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"Tis our true policy to steer clear of permanent
alliances with any portion of the foreign world.."
George Washington (1796)
"Commerce with all nations, alliance with none, should
be our motto."
Thomas Jefferson (1799)
"The ongoing migration of persons to the United States
in violation of our laws is a serious national problem
detrimental to the interests of the United States." -
Ronald Reagan, 1981
never grows old, and honor rejoices the heart of age. It
does so because honor is, finally, about defending those
noble and worthy things that deserve defending, even if
it comes at a high cost. In our time, that may mean
social disapproval, public scorn, hardship, persecution,
or as always, even death itself. The question remains:
What is worth defending? What is worth dying for? What
is worth living for?" -
William J. Bennett in a
lecture to the U. S. Naval Academy, Nov 24, 1997
Seems that some people do not understand Debt the way I do. I
found these and had to repost...
What is the Debt Score?
Dave Ramsey explains it best with his description of the FICO Credit
Score or as he calls it the "I
Love Debt Score". FICO stands for Fair Isaac Company, the
company that created and computes this credit score. Although other
companies also compute credit scores, FICO is the most trusted, and
most used, score.
I am not saying that the Credit Score
has no use in this Country but Dave Ramsey's description explains a lot.
Here is a small excerpt from
Dave Ramsey's website (click for more info).
- The dreaded FICO score.
It’s that number that’s associated with every
credit report. We all know about it—most people have one—but
what does the credit score really mean?
Like it or not, your credit score is not an indicator
of winning financially. All it tells you is whether you are
good at borrowing money and paying it back. That’s it.
But let’s take a deeper look. How is your FICO score
- 35% of your score is based on your debt history.
- 30% is based on your debt level.
- 15% is based on the length of time you’ve been in debt.
- 10% is based on new debt.
- 10% is based on type of debt.
- It’s the I-Love-Debt Score:
Your FICO score is an I-love-debt score, isn’t it?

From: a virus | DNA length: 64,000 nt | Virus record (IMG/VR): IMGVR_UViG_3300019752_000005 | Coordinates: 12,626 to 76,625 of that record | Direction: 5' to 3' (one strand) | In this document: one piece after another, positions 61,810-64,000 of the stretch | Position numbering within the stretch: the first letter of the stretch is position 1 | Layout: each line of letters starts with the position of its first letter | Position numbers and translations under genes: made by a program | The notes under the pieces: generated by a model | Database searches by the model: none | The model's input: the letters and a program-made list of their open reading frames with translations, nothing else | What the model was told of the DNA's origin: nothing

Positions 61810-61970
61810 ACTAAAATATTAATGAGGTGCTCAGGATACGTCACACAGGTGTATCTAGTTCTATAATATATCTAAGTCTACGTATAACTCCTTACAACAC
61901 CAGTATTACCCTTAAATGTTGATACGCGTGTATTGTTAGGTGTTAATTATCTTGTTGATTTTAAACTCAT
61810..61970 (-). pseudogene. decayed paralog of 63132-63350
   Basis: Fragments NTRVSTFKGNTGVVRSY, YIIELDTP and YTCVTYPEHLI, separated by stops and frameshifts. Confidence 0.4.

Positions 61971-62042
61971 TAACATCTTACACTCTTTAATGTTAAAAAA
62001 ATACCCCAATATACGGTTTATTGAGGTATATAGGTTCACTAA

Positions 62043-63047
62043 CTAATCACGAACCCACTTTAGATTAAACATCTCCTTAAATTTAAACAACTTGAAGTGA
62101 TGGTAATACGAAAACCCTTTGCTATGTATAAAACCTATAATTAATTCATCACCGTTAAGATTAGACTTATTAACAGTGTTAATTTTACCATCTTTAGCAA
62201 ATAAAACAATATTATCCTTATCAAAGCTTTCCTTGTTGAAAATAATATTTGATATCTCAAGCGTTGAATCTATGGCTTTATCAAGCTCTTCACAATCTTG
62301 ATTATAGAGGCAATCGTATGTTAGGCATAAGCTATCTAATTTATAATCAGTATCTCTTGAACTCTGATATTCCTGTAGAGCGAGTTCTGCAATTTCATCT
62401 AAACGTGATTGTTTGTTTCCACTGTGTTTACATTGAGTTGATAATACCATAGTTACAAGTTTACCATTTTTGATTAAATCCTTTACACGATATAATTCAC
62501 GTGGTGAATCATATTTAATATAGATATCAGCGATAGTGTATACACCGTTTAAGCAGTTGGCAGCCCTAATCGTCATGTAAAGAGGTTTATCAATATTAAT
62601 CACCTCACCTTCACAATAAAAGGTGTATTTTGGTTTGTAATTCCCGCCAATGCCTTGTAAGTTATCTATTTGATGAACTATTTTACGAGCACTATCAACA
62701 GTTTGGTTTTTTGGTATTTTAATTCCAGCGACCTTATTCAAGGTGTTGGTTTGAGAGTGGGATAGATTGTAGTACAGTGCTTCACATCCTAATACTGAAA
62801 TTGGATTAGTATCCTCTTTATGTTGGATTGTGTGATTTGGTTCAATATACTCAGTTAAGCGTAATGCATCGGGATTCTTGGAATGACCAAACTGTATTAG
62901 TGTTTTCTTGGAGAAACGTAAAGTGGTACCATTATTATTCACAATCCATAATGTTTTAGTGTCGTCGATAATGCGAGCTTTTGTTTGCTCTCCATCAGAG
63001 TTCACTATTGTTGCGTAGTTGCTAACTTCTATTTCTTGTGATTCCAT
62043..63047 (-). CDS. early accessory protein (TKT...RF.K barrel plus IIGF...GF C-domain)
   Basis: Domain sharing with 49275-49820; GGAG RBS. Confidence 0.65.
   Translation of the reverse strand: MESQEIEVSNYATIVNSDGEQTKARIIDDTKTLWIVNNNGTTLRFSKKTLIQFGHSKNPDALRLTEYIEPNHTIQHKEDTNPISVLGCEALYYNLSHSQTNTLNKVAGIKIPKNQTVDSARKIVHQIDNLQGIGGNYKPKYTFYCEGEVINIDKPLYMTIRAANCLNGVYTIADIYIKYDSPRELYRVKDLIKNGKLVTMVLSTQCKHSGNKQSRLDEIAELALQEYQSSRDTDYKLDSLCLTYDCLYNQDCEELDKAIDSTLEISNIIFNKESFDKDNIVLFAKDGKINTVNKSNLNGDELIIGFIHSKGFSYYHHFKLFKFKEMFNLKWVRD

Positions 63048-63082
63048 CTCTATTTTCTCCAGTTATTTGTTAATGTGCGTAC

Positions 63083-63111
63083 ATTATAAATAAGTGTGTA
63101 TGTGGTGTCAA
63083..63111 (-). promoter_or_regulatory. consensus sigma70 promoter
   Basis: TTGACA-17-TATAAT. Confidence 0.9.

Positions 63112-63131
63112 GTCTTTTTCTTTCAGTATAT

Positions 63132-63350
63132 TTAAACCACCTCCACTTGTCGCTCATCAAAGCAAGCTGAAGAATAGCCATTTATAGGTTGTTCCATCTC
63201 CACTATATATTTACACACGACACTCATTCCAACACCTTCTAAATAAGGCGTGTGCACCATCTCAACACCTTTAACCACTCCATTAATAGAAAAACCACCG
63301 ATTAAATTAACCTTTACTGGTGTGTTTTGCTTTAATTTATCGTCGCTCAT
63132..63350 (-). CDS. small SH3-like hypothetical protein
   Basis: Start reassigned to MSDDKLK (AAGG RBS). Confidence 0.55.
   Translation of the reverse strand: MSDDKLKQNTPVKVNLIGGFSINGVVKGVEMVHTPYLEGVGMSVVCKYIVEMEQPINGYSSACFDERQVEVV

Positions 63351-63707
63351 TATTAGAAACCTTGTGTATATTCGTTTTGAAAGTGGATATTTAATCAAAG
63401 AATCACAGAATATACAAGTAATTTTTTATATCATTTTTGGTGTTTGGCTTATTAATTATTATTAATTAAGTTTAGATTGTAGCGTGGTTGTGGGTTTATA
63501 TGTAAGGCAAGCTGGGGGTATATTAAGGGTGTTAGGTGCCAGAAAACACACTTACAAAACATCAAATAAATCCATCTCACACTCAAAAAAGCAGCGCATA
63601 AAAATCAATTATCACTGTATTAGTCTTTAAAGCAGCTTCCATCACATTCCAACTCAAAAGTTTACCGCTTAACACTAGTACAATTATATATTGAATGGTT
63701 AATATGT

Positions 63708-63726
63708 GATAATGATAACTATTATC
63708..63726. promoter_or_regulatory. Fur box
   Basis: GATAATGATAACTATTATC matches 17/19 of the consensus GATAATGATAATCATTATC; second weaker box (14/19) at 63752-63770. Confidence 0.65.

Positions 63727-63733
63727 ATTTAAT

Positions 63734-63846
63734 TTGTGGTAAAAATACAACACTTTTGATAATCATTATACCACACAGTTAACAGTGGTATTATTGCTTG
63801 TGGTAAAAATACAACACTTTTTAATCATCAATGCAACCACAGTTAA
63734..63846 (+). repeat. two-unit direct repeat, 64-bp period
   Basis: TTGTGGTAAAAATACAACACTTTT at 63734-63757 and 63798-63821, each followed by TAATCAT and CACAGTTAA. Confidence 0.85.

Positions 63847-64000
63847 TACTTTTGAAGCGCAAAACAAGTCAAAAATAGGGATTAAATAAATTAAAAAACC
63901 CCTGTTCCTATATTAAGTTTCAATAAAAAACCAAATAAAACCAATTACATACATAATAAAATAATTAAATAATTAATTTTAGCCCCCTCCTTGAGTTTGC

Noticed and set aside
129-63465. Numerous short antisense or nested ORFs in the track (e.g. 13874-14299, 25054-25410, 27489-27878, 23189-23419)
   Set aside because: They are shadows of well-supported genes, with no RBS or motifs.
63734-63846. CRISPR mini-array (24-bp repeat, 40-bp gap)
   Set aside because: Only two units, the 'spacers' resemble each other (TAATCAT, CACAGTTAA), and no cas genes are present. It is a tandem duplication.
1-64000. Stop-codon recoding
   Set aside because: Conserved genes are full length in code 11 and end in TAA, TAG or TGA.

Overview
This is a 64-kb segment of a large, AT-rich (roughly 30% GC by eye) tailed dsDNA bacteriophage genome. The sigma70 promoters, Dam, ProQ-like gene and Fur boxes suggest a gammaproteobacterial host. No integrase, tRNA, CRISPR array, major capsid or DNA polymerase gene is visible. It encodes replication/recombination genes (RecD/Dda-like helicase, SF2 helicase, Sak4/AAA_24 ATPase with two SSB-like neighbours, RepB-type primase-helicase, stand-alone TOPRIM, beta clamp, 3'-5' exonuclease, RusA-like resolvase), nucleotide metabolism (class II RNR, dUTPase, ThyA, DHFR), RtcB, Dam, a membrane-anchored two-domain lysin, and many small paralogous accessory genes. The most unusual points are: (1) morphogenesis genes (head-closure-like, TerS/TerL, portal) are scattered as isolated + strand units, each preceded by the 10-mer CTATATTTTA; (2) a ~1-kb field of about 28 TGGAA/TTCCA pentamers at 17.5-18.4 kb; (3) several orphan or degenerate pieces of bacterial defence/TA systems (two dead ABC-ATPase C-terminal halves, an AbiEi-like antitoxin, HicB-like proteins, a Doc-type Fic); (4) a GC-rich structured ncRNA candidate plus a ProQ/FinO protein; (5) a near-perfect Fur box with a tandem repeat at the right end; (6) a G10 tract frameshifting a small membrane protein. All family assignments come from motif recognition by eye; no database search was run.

Does it factor in your income—or, even better, your
debt-to-income ratio? Nope. Does it factor in your savings
accounts, net worth—anything other than debt? Absolutely not.
The only way to have a good credit score is to go into
debt, stay in debt, and continually pay your accounts
perfectly—without adding too much debt or paying too much off.
In other words, stay in debt for as long as you can. How
ridiculous is that?
Now, if you are on Dave’s plan—paying off old debt and
not opening any new debt—then you’ll eventually reach the point
of being debt-free. At first, you’ll pay off credit cards, car
and student loans and things like that. Then, one sweet day,
you’ll finally knock off that mortgage.
After killing all that debt, your credit score will
become “indeterminable.” This is great news! By this point in
your life, you haven’t taken out a loan in years, you’ve saved a
ton of money, and you’re paying cash for everything. So you
don’t need a credit score, anyway, since you don’t plan on using
Simply put, the Credit Rating or Score is nothing more than a gauge
that ranks how well you can pay your debts. If you have a
large Debt and have the assured means to pay the payments, then you
are considered a small risk. You will have a higher score or
rating. Typically, depending on the method, individuals have a
score and an organization has a rating.
2011 National Debt Explained
- Author Unknown but this is clear. This rather
brilliantly cuts thru all the political doublespeak we get. It puts
our national debt into a much better perspective...
- Lesson # 1: Why the U.S. was downgraded:
- 2011 National Debt Summary
- U.S. Tax revenue: $2,170,000,000,000
- Fed budget: $3,820,000,000,000
- New debt: $ 1,650,000,000,000
- National debt: $14,271,000,000,000
- Recent budget cuts: $ 38,500,000,000
- Let's now remove 8 zeros and pretend it's a household budget:
- Annual family income: $21,700
- Money the family spent: $38,200
- New debt on the credit card: $16,500
- Outstanding balance on the credit card: $142,710
- Total budget cuts: $385
- Got It ?????
- Lesson # 2: Here's another way to look at the Debt Ceiling:
What if...... You come home from work and find there has been a sewer
backup in your neighborhood....and your home has sewage all the way
up to your ceilings. What do you think you should do? ...... Raise the ceilings, or pump out the crap?
Your choice is coming in every
election and there are a few every year. Educate yourself and go